And FWIW - footage of the above in action.  (warning, volume is a bit loud)

« Last Edit: 07/11/2017 06:28 AM by georgegassaway »

Offline vanoord

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Re: Falcon Heavy Separation Method
« Reply #74 on: 07/11/2017 11:12 AM »
This is why they have two pusher mechanisms for each side booster octaweb. They detach and pivot the forward ends away using the N2 ACS, then they detach and push away the octawebs with the two outside octaweb connections (see Lars-J's helpful drawing).
Yeah those two struts at the bottom of the wind tunnel model could definitely have a pusher component to them, Would simplify the whole arrangement a lot.  Do you know this for fact or are you speculating?
I know it for a fact.
Sounds to me like this basically answers my original question. Pushers at the bottom and N2 at the top. With the attachment method being at the bottom of the booster they can pivot a bit before the pushers fire. Together with engine gimballing and throttling it sounds like clearing the center core is sorted. Suggestions of using the grid fins seem ridiculous considering they are designed to be used while flying backward.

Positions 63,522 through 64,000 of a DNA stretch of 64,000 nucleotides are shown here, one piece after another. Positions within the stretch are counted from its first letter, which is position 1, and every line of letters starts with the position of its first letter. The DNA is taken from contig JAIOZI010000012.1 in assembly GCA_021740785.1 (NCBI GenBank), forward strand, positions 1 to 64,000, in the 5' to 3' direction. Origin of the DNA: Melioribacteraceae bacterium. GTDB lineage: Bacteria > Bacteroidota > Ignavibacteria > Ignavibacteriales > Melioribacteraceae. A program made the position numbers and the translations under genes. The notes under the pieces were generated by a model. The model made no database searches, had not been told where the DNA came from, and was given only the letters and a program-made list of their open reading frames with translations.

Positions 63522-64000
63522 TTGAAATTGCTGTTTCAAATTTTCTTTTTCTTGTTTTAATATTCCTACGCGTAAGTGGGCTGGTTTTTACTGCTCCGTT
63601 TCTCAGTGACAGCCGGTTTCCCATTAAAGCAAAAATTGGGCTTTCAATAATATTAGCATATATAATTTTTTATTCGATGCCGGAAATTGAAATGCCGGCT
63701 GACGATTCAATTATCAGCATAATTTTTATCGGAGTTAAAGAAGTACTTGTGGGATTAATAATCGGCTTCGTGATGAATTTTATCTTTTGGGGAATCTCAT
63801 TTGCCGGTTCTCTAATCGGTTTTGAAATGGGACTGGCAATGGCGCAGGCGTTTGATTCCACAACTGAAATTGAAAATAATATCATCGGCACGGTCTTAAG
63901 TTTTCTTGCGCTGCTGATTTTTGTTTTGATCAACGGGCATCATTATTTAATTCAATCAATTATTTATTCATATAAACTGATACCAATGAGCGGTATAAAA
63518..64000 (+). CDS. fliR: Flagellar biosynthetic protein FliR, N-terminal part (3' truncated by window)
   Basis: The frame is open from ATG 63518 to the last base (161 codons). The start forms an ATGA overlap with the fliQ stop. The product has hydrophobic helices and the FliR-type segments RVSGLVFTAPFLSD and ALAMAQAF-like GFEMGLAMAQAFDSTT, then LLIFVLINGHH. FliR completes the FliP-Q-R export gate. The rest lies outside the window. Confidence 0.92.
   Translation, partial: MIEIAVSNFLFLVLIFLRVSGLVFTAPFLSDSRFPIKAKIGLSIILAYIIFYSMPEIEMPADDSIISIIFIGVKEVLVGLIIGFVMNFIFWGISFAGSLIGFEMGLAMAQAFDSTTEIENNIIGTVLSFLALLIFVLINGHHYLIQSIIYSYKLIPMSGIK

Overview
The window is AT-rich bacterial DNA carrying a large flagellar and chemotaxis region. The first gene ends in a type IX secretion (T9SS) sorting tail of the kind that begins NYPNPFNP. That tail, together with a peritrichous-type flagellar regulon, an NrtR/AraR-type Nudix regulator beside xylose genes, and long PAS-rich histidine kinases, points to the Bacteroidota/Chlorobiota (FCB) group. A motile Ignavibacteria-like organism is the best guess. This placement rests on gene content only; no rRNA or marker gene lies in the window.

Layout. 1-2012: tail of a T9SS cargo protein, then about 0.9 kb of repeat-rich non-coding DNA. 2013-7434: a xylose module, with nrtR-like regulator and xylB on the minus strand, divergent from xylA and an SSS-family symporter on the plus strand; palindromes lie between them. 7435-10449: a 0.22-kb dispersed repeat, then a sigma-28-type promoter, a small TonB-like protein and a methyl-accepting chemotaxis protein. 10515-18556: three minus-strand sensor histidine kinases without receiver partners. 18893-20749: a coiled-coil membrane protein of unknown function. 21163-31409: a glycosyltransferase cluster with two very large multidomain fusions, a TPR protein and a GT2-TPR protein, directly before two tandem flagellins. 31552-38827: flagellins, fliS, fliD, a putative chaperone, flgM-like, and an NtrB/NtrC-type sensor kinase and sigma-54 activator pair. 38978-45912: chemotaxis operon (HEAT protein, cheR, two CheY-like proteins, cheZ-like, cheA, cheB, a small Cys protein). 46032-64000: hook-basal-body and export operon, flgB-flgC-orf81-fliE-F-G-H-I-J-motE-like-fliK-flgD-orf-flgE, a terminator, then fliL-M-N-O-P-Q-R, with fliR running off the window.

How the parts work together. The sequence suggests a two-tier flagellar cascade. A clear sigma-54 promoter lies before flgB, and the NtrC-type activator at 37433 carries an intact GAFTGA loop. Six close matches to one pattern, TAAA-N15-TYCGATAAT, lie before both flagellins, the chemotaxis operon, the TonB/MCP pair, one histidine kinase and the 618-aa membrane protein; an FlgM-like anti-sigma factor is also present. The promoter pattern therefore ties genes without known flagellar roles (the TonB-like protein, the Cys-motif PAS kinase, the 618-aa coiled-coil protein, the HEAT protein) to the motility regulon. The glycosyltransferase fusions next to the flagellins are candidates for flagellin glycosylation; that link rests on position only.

Anyone know if the side boosters will be firing at separation. I'd assume they will be firing 1-3 engines to match acceleration and then for boost back.

The trick with separation is going to be to push the two boosters away, but effectively keep them flying in formation but slowly dropping behind the centre core.

A separation method which causes the boosters to spin isn't conducive to easy recovery - and recovery is the difference with this compared to other rockets using a pair of boosters.

However, the fact that the boosters still have fuel; and have engines that can be throttled enables this - but it's going to be a bit of ballet to separate them, fly them away from the centre core (which will accelerate away) and then when the two boosters are far enough apart from each other, flip them round and fly them home. But, like landing on the ASDS, it's ultimately down to software - and SpaceX have proved they can resolve that.